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So far it’s a solo ride.

Favorite Rides: Mill Valley – Stinson Beach – Muir Beach – Mill Valley

Anthony Little |

It feels like it’s time to take a break from all the talk about gear to tell you about one of our favorite rides around here in Marin County. This one is a great ride through the redwoods, over to the coast and back. Unfortunately there’s no shorthand name for it, because people around here usually say something like “I rode over to Stinson and down to Muir.” Basically everyone knows what you're talking about.

For those not from Marin or the Bay Area, our shop in Mill Valley is about five miles north of the Golden Gate Bridge and sits in a perfect ‘U’ shaped depression at the foot of Mount Tamalpais (Mt Tam for short). While the town sits very close to Sausalito and the San Francisco Bay, a 1200-ish foot high southern spur of Mount Tam blocks Mill Valley from the ocean. That spur keeps a good bit of the costal fog that’s responsible for watering the 300-plus foot-tall redwoods within the Muir Woods National Monument out of town and it provides a nice little climb on the way out of town.

There are lots of ways to get out of Mill Valley, including some dirt routes, but it always seems fitting to begin this loop at the four-way intersection of Miller Ave and Montford - home to the landmark 2AM Club. From the Deuce it’s up and up. If you’re pretty good on the bike, you’ll probably spend 30 to 35-minutes making your way up to the high point on this loop at the National Park Service’s Pantoll Ranger Station. If you’re taking your time, maybe 45-minutes. It’s a beautiful, consistent climb with vistas of San Francisco, the Pacific and the East Bay.

At the Pantoll Ranger Station be sure to zip up your jersey as you’re about to drop six or seven miles down to Stinson Beach in just ten minutes. It's perfect descent that begins in the fog drenched protection of native redwood trees and, about half way down, opens for an amazing view of Stinson Beach, Bolinas to the north and, on a perfect day, the Farallon Islands some 30 miles distant.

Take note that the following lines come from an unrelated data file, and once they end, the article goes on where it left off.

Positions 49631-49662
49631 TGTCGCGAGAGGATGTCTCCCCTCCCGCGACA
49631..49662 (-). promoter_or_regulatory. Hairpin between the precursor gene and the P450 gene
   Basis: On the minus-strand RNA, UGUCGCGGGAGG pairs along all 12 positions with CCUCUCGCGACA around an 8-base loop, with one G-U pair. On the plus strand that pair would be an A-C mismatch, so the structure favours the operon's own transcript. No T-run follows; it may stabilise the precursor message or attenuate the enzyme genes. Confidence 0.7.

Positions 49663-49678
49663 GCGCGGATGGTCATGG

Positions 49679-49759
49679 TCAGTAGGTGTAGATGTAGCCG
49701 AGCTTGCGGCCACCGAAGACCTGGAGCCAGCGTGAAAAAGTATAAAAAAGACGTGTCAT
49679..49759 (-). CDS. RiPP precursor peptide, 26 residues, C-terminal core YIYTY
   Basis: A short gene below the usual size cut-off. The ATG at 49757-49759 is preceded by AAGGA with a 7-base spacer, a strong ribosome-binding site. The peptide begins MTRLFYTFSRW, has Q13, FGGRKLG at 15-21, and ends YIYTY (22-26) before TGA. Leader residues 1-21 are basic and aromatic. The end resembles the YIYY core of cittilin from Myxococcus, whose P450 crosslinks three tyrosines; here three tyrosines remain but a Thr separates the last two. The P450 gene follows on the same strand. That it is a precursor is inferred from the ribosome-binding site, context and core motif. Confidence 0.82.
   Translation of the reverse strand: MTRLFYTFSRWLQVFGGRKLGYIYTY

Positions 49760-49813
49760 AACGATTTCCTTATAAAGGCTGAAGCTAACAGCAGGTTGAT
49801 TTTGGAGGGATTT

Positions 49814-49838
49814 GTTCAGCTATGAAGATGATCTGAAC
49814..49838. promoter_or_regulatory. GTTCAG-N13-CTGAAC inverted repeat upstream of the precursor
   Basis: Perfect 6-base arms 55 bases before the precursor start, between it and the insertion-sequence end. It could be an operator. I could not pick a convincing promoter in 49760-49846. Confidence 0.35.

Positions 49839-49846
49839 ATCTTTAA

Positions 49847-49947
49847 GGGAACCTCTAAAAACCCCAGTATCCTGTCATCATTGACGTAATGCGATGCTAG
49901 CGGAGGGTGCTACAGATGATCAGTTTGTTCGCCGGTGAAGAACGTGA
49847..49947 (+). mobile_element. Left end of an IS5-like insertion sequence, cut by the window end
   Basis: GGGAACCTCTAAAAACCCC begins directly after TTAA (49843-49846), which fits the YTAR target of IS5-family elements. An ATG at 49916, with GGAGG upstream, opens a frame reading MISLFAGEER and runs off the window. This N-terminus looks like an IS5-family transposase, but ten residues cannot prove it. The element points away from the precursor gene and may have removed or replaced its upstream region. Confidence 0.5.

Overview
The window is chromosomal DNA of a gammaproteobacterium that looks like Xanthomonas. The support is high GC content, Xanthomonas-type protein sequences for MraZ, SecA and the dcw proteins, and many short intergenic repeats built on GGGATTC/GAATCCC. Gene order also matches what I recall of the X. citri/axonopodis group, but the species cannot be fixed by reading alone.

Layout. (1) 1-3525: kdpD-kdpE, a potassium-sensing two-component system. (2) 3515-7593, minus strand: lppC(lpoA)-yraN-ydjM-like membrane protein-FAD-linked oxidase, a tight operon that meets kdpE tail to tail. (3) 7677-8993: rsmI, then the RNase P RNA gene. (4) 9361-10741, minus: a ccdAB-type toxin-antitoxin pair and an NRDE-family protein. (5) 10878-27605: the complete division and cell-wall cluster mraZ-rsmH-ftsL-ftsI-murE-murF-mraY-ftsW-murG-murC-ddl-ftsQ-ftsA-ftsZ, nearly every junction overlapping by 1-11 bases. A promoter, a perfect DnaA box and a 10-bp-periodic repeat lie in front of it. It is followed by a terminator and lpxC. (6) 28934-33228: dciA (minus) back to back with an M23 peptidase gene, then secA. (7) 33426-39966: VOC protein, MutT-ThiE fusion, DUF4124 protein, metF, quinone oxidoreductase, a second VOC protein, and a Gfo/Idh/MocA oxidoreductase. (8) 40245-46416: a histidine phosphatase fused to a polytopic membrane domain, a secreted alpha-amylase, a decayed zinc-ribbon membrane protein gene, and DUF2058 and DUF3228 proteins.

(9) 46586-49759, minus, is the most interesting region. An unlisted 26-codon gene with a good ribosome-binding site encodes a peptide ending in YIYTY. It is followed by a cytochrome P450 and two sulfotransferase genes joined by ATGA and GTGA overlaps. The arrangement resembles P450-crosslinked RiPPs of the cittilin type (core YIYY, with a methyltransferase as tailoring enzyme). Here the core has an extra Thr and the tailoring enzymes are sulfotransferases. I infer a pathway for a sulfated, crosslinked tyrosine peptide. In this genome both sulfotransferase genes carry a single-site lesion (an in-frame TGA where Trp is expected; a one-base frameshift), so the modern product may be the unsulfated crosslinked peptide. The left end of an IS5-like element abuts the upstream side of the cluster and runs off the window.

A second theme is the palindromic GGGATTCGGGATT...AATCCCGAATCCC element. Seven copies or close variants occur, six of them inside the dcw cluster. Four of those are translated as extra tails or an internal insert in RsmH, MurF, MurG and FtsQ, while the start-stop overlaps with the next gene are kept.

Only two ways to go from Stinson and, truth be told, either is a winner. To complete this loop, you head south and start climbing yet again. You’ll immediately find yourself on the first in a series of 250 to 500-foot vertical rollers tacked on the coast that make the six mile stretch of Route 1 between Stinson and Muir Beach an absolute ride of a lifetime. Even if you ride it four or five days a week, it’s impossible to tire of this section. If you like natural spring water, take a look on the left-hand side of the road about a mile south of Stinson and you’ll see a little pipe sticking out of the hillside. Perfect water that old timers from all over Marin swear by.

Drop into Muir Beach and its likely you’ll find fog or at the very least cool temperatures. Fortunately you’ll also find the Pelican Inn, a perfect reproduction of a 16th Century English Inn. Before you get any ideas, it has been proven that stopping at the Pelican Inn on a ride results in calls to wives, girlfriends, husbands and/or cabs, usually many hours later, and with a drastically different attitude than when you walked in the door. Good for you, not good for whomever has to pick you up.

A consistent, 10 to 15-minute climb out of Muir Beach takes you back to the ridge above Muir Woods. Lot’s of traffic on weekend days, but, thanks to the endless twists and bends in the road, the cars, busses and motorcycles are usually moving at a reasonable rate of speed. From the top, take a last look and plunge back down toward the bay and where you started in Mill Valley about an hour-and-a-half ago. You may want to pull into the Deuce for a cold one or, just next door, where pretty good Mexican food awaits at Joe’s Taco Lounge.

Note: You can do this ride in the reverse direction. Takes a little bit longer and the final climb is bigger, but the overall effect is pretty similar!

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